© The New Yorker Collection 2008, David Sipress

Century Marks

Euripides for kids: Marva Collins founded the Westside Preparatory School in Chicago for children who had been rejected in school for bad behavior or for their seeming inability to learn. At first she held classes in her home, and she struggled financially. But under her tutelage, children labeled unteachable were reading Shakespeare, Emerson and Euripides by the fourth grade. Now there are Marva Collins schools in several states, and educators come from all over the world to observe her methods. The key to Collins’s success: instilling in children confidence in themselves and the ability to imagine a better future (Tal Ben-Shahar, Happier, McGraw-Hill).

A magazine’s mercy: Around 80,000 copies of a new issue of the Sun magazine were ready for distribution when the editors of the magazine discovered a serious mistake: the issue included the name of an author who was in jail and had requested that his name be withheld because he feared reprisal from other inmates. The editors considered their options, including going through all the issues and covering the author’s name with ink or cutting it out with scissors. They also considered mailing the magazine and just hoping that no other inmate would see that article. Then the editors thought about what they’d want done for themselves. They reckoned that though the prisoner “was no saint—he was on death row, after all . . . maybe saints don’t need our mercy as much as sinners do.” The magazine took on the cost of reprinting the entire issue (Sun, March).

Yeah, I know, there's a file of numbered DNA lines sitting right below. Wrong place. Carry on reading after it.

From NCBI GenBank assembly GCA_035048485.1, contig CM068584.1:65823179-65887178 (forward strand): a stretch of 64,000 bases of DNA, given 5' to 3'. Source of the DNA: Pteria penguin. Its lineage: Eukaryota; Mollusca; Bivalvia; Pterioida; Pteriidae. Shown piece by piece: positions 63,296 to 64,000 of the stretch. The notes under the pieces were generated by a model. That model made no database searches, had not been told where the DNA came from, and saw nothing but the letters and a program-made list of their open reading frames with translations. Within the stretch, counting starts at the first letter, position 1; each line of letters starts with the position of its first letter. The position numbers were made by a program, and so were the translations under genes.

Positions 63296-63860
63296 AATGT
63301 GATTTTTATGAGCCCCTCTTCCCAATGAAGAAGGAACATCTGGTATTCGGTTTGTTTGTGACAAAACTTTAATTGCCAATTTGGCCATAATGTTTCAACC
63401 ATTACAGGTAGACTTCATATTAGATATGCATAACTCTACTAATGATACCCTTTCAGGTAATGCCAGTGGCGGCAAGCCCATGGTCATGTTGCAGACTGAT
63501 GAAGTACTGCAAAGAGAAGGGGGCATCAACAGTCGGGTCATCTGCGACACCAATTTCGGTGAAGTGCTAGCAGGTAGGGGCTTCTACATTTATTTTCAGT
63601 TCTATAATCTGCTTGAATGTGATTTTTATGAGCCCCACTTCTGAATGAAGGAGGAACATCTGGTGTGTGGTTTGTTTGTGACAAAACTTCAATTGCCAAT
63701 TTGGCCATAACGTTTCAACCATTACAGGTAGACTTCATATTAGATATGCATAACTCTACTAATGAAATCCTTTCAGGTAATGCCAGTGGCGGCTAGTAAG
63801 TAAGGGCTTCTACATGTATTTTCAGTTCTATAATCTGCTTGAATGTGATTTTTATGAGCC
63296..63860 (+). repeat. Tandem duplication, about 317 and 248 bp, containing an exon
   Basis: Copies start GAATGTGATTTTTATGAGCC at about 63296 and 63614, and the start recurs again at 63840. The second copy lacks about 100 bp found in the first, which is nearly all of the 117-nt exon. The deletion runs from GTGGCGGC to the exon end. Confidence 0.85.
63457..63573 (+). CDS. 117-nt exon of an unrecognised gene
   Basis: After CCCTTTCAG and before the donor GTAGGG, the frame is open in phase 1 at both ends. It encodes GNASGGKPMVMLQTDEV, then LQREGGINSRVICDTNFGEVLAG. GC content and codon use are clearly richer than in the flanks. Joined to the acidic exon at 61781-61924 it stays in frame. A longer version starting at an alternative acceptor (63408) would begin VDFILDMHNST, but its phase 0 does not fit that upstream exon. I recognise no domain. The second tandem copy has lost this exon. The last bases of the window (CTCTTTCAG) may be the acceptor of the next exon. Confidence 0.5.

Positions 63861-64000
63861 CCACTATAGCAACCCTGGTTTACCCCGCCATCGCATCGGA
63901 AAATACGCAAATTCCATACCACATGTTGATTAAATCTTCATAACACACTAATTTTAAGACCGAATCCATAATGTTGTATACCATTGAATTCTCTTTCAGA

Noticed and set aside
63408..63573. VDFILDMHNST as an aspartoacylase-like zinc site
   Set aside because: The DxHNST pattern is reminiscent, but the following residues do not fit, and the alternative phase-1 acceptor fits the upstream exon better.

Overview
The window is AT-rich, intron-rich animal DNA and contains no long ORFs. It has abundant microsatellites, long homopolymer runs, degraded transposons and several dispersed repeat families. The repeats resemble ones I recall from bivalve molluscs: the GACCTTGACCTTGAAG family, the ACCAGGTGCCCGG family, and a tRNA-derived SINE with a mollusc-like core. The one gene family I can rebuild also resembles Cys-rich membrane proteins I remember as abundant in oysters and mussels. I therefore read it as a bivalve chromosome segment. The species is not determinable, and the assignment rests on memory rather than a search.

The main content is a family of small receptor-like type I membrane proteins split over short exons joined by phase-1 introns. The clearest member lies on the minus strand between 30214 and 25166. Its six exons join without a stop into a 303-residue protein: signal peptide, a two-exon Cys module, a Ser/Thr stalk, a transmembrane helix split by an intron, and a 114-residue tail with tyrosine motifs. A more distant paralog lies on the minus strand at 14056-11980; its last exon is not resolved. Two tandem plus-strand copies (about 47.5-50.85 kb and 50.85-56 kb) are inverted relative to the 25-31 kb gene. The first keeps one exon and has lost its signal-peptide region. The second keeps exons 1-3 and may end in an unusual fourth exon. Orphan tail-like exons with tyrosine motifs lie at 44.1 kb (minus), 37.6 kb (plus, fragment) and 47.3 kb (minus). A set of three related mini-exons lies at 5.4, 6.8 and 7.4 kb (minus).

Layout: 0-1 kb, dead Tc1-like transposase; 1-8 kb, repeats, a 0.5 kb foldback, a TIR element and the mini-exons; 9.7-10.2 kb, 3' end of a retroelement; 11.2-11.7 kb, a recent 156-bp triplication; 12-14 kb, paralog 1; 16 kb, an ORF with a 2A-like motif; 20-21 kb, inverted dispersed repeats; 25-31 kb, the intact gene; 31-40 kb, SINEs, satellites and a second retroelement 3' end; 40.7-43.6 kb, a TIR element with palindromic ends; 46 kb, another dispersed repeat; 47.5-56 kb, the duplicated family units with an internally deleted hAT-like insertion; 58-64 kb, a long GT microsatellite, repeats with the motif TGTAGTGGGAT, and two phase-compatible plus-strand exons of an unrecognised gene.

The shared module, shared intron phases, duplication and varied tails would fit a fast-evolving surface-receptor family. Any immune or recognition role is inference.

Golden Rules: Playwright George Bernard Shaw detected a flaw in the Golden Rule: “Do not do unto others as you would have them do unto you,” he said; “their tastes may be different.” The late Richard Graham had another take on the Golden Rule: “You shouldn’t do unto others what you wouldn’t want done to you” (Washington Monthly, January/February/March).

Turn around: Ted Turner, who once called Christianity “a religion for losers,” has launched a joint initiative with Lutherans and United Methodists in the U.S. to raise $200 million to fight malaria in Africa. Best known globally for creating the Cable News Network, the 69-year-old Turner established the anti-malaria project through his United Nations Foundation. The CNN founder made the announcement at the United Nations headquarters in New York City, flanked by Methodist and Lutheran leaders. Turner said he had become more tolerant of religion and regretted anything negative he has said in the past. “I’m sure God, wherever he is, wants to see us get along with one another and love one another,” he said (ENI).

Light in dark corners: For many people newspapers are being replaced by Internet sources of news and commentary, most of which are driven by partisan interests. That development doesn’t worry media analyst Eric Alterman. He points out that newspapers in many other democratic countries represent particular political interests, and those countries have more vigorous political debates than the U.S. does. Alterman does worry about whether Internet reporters will have the resources that have enabled newspaper reporters to investigate wrongdoing and bring atrocities to light (New Yorker, March 31).